A couple of months ago we arranged a family get-together. We would travel 5 hours (took 7 in the end but that’s another story) from England’s South Coast, our son would travel 4 or so from the East and our daughter would travel any number of hours from wherever in the world she was at the time.
Her long-time friend was having a baby and was based in Liverpool. I was born about an hour away from there and had always wanted to return and it seemed that lots of birds were going to be bumped off with one well-aimed stone.
It was a storm weekend. I can’t actually remember where we had got in the alphabetical naming of storms but as the car rocked and bucked it’s way up the motorway, sheets of rain smashing into the windscreen, we did wonder what we had got ourselves into- the eye of the storm, it transpired.
We gathered in an Airbnb just outside Liverpool, so pleased to be together again and catch up and to huddle under the extra blankets until the heating kicked in.
I had decided that the following day we would go back to my birthplace of Lytham- St Annes, see what we could, hang out in fancy nearby Lytham and then at least, if the weather was too horrendous, we had done that.
We hurried down the streets, scurrying under the awnings and being blustered along the beachfront I can remember playing on as a child. We found where my house had been as as it was right on the beachfront, knocked down thirty years or more ago and turned into a rather ugly block of flats. Across from the flats was a duckpond and rockery which I remember well, especially as I had fallen through the ice one winter and couldn’t get out.
The following day, we put our still sodden coats back on and trudged out again. This time we were crossing the Mersey to visit my mum’s birthplace- Birkenhead. She had given me the address and we found the house she and my nana had lived in. The stadium for Tramere Rovers FC was just nearby and she had said she could hear the roar of the crowds on matchdays. I took a photo.
I was more intent though, on finding the rock.
A couple of weeks before, I was doing some research about the general area and realised that there was a park near to my mum’s house which, when we were visiting nana, would go to. I found Birkenhead Park- it had to be the one so I contacted them and asked the question- Was the rock with the slide still there?
A reply came back- there had been a slide some years back but had since been removed because court cases were expensive these days. There were still some volunteer staff who had been there fifty years ago and remembered it. Well them and me both……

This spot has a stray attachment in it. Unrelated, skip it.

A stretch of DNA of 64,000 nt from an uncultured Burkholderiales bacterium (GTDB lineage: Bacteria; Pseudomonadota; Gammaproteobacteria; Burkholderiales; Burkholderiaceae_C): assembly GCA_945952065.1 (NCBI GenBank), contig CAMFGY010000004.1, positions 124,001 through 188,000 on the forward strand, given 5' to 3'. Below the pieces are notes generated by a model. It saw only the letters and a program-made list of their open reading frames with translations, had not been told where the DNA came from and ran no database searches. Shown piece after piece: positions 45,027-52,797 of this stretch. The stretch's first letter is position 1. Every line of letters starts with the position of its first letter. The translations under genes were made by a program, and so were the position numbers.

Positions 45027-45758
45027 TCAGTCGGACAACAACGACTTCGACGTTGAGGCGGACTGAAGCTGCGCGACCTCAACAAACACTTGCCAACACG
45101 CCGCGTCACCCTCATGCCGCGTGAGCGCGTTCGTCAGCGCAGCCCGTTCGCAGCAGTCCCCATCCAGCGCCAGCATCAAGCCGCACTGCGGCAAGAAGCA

I had remembered this rock was in a clearing, surrounded by trees and you had to climb up a ladder, crawl through quite a tight gap and then the only way out was to go down a terrifyingly high slide.
Mum had taken the three of us to the park that day and my brothers were scampering up the ladder and shooting out through the gap and down the slide. So was most of Birkenhead, it seemed to little me.
Off I went, one foot and then the other felt its way up each rung and into the cool, dark heart of stone. Above me was a gap where sunlight filtered down and where even more daring children would climb to peer down at the ones creeping along underneath, their mothers oblivious, cardigans draped round their shoulders, PallMall ciggies dangling from lacquered fingertips.
I stood in the exit at the top of the slide and was overcome. I couldn’t move. I couldn’t go down that terrifying gleaming steel tube. I couldn’t go back because there was already a queue of far braver children than me, waiting their turn.
I cried, I sobbed. I ventured into the opening over and over again, only to retreat back into the dark. I peered at the ladder. I couldn’t go down backwards. Even if I wasn’t terrified, no child, having queued up to this point was going to budge off their rung so I could creep down in shame and self-disgust.
In the end, after a couple of years it seemed to me, a young girl, probably no more than ten but in my eyes, my wise, bold and adult saviour, climbed up the outside of the rock, put her feet in their saddle shoes and frilly socks either side of it, learnt forward with her hands and pulled me out.
Some mothers, dimly aware that there seemed to be some kind of bottleneck, looked across at the slide but then resumed their chat when it suddenly started spewing children out again.
I cannot remember the rest, just the intense relief of being pulled free into the sunshine. My brothers had probably moved on to the swings and mum would have been relaxing on the bench, face turned to the sun, confident that all was well.
And now, over fifty years later, I was on the hunt. The staff on duty that day weren’t sure where it might have been but I found an area called The Rockery so that was a clue. It was very overgrown with a jumble of brambles and trees but I think I found the area. I could not find the rock, perhaps it was too buried under the dense vegetation. I was so determined to find it and to understand, that to return to a fear so huge in childhood memory, dwindles away with adult eyes.
I still am terrified of heights- the third rung of a ladder is good enough for me and I am quite claustrophobic. I have been known to spring up in the middle of the night in a tent and unzip it as I “can’t breathe”. I would have liked to face up to that childhood memory but it wasn’t to be.
My mum probably asked me if I had had a nice time and I would have nodded dumbly, clutching her hand and on a fast trot for the bus home.